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Margalith Harrar, Françoise Viénot; A study on chromatic contrast regulation. Journal of Vision 2004;4(11):11. doi: 10.1167/4.11.11.
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© 2015 Association for Research in Vision and Ophthalmology.
Chromatic contrast occurs when a color patch is surrounded by a chromatic field [1,2]. Several studies demonstrate the importance of variation within the surrounding field, in addition to the effect of chromaticity of the field on color appearance [3,4,5,6].
The chromatic appearance of a target is tested under an equilibrium condition resulting from the effect of two inductive stimuli: a large peripheral color inducing field which produces a strong color induction, and an imbedded neighboring surround which counterbalances the strong induction generated by the periphery. The chromatic appearance of the target (specified in terms of L-, M-, S-cone excitation signals) is assessed according to a hue cancellation judgment. Various surrounds similar in terms of average chromaticity and different in terms of spatial contrast were derived from a natural image by pixel randomizing, by pixel ordering and by averaging the chromaticity.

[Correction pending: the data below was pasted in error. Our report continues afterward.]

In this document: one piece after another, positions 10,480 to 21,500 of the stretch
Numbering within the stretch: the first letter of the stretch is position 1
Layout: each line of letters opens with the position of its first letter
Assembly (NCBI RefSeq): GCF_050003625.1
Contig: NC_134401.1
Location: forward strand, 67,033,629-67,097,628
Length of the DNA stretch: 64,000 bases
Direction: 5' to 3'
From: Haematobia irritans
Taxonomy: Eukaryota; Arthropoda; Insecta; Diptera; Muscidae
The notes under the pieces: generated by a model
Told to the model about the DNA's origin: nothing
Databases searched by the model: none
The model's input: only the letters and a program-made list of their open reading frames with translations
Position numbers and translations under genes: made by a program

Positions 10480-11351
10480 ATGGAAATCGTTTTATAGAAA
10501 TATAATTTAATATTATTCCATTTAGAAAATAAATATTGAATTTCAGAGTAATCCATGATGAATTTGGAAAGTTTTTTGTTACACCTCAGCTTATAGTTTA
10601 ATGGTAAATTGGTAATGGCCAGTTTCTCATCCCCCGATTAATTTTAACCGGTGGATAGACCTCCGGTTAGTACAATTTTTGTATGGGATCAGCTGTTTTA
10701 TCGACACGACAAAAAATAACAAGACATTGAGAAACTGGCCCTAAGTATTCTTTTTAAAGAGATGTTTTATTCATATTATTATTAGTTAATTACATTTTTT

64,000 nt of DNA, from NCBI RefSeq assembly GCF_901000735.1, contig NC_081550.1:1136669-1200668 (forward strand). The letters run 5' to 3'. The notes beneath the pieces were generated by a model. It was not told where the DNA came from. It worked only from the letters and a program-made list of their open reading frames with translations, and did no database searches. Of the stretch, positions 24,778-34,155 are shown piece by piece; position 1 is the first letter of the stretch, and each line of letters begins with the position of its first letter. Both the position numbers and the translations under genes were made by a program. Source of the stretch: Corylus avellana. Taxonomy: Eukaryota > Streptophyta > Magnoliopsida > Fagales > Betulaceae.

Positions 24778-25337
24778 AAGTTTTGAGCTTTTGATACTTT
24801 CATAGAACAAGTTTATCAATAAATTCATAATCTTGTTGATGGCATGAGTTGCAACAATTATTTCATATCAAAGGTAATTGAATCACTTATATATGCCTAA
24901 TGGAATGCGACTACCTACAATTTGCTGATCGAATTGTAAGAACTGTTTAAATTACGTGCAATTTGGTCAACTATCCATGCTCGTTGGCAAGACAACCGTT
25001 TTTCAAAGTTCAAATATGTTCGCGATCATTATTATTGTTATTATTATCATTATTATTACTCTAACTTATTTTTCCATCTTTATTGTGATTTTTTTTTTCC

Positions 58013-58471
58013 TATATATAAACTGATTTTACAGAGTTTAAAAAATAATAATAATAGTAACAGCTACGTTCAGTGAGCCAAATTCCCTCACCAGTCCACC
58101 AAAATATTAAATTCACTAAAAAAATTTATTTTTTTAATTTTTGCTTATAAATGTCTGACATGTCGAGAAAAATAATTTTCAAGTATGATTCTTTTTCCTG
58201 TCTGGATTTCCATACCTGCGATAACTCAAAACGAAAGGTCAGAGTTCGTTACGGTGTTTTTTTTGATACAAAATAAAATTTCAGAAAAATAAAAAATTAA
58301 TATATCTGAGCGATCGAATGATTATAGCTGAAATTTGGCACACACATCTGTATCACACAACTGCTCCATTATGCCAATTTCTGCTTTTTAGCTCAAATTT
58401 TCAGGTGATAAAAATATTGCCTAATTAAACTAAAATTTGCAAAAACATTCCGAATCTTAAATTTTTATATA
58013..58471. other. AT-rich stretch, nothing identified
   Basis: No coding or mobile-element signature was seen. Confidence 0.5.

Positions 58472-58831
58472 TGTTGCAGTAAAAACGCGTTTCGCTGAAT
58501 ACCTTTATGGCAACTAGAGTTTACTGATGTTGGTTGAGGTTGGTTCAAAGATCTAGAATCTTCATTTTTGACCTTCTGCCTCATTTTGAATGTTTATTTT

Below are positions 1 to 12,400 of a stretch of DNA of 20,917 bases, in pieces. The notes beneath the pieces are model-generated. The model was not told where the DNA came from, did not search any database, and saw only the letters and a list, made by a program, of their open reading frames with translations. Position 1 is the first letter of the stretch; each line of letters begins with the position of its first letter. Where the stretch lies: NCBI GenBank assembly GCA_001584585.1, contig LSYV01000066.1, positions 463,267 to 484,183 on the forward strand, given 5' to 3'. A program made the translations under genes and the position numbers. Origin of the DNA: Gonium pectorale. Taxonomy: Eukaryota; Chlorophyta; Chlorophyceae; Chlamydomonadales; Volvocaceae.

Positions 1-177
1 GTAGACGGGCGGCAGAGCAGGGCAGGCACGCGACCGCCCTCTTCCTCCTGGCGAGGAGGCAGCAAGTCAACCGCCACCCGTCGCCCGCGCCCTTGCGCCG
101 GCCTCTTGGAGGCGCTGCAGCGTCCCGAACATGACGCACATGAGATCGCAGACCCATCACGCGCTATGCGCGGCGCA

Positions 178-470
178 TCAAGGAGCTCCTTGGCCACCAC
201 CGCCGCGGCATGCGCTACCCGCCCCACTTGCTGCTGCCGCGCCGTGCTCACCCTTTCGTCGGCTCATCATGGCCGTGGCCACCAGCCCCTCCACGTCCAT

Results show that the surrounds vary in their efficiency to counterbalance the strong induction generated by the peripheral color field. The statistics of the pixel randomized image seems to be the most powerful to counterbalance peripheral induction. Also, there is no obvious difference between pixel reorganized scenes and pixel averaged scenes to regulate contrast. This means that, in our experiment, the high chromatic contrast amplitude is not more efficient than uniform patches to control chromatic induction.
To conclude, although every neighboring scene has the same average chromatic content, the resulting color appearance of the target differs between scenes. The less efficient scenes for contrast regulation are those which present the most disparate effects of proximity. Then, it is not the image frequential structure that matters but the structure of proximity.
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